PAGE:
Sports Gazette

by sports journalism students at St Mary's University, London

How Djokovic turned it around against Nadal at Roland Garros: What do the statistics say?

Posted on 17 June 2021 by Sam Jacot

On Sunday 13th June, Novak Djokovic overcame Stefanos Tsitsipas in five sets to claim the Roland Garros title on Court Philippe-Chatrier. It was just the third time since 2005 that the man lifting the Coupe des Mousquetaires aloft was not Spaniard, and king of clay, Rafael Nadal.

This was because two days prior, Djokovic had produced a sensational display to defeat the 13-time champion 3-6, 6-3, 7-6(4), 6-2 in a contest that lasted four hours and 22 minutes.

It was a result that surprised many, given Nadal was 105-2 at the clay-court Grand Slam and held a 7-1 head-to-head advantage over the Serbian at the tournament. Alongside this, just eight months earlier, Nadal had demolished Djokovic in the 2020 final – which had been delayed due to the Covid pandemic – 6-0, 6-2, 7-5.

How then, did the World No. 1 manage to turn the tables against Nadal so dramatically? With a little help from the data, we can find out.

The most dramatic change here is in regard to Djokovic’s vast improvement in his winners to unforced errors count in this year’s semi-final compared to last year’s final. The 34-year-old hit 16 more winners in the contest and made 11 fewer errors, despite being on the court for nearly two hours longer.

In 2020, Djokovic looked to bail out of rallies by using the drop shot which either missed its mark, contributing to the high number of unforced errors or enabled Nadal to dictate the point from that moment. This year though, the Serbian opted to stay in the rallies and pin Nadal into the backhand corner.

As a result, Nadal made more errors off his backhand side and Djokovic could dictate play, hitting his forehand away into the open court after forcing Nadal out wide. Therefore, his winner count rose drastically, and Nadal’s errors increased, as he was spending more time further out of the court and on his backhand side compared to last year, when he was advanced inside the court, hitting his forehand from Djokovic’s poorly executed drop shots.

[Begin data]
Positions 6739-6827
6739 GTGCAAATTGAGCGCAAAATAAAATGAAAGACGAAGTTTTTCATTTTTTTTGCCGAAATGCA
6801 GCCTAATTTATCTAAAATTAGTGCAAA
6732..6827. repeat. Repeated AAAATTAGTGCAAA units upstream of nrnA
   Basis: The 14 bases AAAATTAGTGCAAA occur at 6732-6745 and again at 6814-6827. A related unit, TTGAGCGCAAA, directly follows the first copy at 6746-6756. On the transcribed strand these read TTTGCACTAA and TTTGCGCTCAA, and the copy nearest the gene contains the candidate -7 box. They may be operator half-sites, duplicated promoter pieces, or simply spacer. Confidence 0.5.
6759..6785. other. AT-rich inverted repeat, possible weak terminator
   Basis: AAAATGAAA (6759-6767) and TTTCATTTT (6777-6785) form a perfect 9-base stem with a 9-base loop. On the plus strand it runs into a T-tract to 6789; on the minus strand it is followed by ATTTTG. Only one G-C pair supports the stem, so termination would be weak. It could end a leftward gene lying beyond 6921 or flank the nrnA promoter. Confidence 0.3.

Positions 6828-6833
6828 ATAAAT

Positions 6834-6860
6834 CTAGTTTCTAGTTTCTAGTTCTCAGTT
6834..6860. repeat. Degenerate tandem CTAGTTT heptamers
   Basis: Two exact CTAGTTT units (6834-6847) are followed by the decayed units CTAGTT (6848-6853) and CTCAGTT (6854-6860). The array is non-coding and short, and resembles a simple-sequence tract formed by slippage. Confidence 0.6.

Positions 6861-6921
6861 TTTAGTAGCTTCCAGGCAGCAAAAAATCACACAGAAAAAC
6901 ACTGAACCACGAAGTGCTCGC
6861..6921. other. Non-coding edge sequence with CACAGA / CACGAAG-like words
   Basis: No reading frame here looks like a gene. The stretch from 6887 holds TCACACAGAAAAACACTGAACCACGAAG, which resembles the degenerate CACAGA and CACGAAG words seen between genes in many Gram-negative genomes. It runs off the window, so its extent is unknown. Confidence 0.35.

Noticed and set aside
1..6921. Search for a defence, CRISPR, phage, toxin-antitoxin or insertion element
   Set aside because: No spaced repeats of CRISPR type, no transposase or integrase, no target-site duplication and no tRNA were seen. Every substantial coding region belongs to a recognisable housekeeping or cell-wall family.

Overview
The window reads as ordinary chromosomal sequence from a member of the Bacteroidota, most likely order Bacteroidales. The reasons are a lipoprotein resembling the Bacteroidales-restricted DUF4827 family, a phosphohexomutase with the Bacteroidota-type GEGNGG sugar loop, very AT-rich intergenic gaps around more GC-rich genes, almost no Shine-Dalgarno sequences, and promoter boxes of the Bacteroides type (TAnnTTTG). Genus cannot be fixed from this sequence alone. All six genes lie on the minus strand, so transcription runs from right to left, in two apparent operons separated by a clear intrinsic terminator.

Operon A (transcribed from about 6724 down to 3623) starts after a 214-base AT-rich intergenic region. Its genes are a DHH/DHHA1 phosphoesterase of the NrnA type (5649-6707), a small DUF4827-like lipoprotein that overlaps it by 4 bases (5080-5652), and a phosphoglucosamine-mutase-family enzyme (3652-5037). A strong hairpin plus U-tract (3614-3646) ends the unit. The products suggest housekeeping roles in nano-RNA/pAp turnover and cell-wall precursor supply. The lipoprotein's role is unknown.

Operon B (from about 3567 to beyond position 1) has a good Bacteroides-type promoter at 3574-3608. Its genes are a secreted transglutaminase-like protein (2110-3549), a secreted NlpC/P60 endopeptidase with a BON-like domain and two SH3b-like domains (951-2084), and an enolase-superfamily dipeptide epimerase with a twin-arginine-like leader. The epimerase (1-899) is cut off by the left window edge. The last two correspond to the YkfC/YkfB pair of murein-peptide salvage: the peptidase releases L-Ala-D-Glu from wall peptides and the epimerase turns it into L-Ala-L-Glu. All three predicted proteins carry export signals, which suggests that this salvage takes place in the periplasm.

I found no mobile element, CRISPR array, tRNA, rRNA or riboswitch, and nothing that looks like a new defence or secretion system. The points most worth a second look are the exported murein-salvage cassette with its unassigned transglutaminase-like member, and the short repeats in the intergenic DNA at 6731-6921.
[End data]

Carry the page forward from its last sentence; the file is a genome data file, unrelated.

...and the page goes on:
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The serving statistics also point to an improvement in Djokovic’s performance, with Nadal declining. As linked to the winner and unforced error count, Djokovic had much more success on Nadal’s first and second serve returns in 2021 as he was more aggressive on return.

He put Nadal under pressure in the majority of his service games as he played with greater intensity, stepping up the court on the second serve to take control of the points immediately. Unlike in 2020, Nadal was never handed ‘easy’ points on serve due to Djokovic’s improved returning which prevented the Spaniard finding any rhythm.

The World No. 1 was also more attack-minded behind his first serve which consequently saw him win 15 percent more of his points on his first serve this year compared to last. Djokovic was broken in five of his first six service games in 2020. This meant he could never build up momentum or confidence on his serve whereas this was not the case this year, as he held twice in the opening set.

Although Djokovic only converted 16 percent more of his break points in 2021 compared to last year’s semi-final, he conjured up 22 opportunities on Nadal’s serve, a rise of 17 from 2020. He also offered up Nadal two fewer chances, despite being on court for one hour and 41 minutes more this year.

This again links to his confidence on serve and more aggressive style on return, as he pinned Nadal back and did not let him run around his forehand and dictate play with his heavy topspin. The creation of 17 more break points also increased the pressure on Nadal on serve, resulting in the Spaniard buckling this year as he was broken 16 percent more.

Although Djokovic’s save percentage was very similar (only a 2 percent increase) on break points, it was clearly the success he was having on Nadal’s serve this year that helped him turn the tables in Paris.

Interestingly, Nadal improved around the net in this year’s semi-final and Djokovic had a slight dip of 2 percent. However, Nadal only came into the next 15 times during the four hours 22 minutes. This was two fewer than in 2020 when they were on the court for two hours and 41 minutes.

This shows that Djokovic was not using the drop shot anywhere near as frequently in the semi-final as Nadal was not finishing the points off up by the net as much. It was a tactic that did not work in 2020 and one Djokovic successfully avoided this year on his way to victory.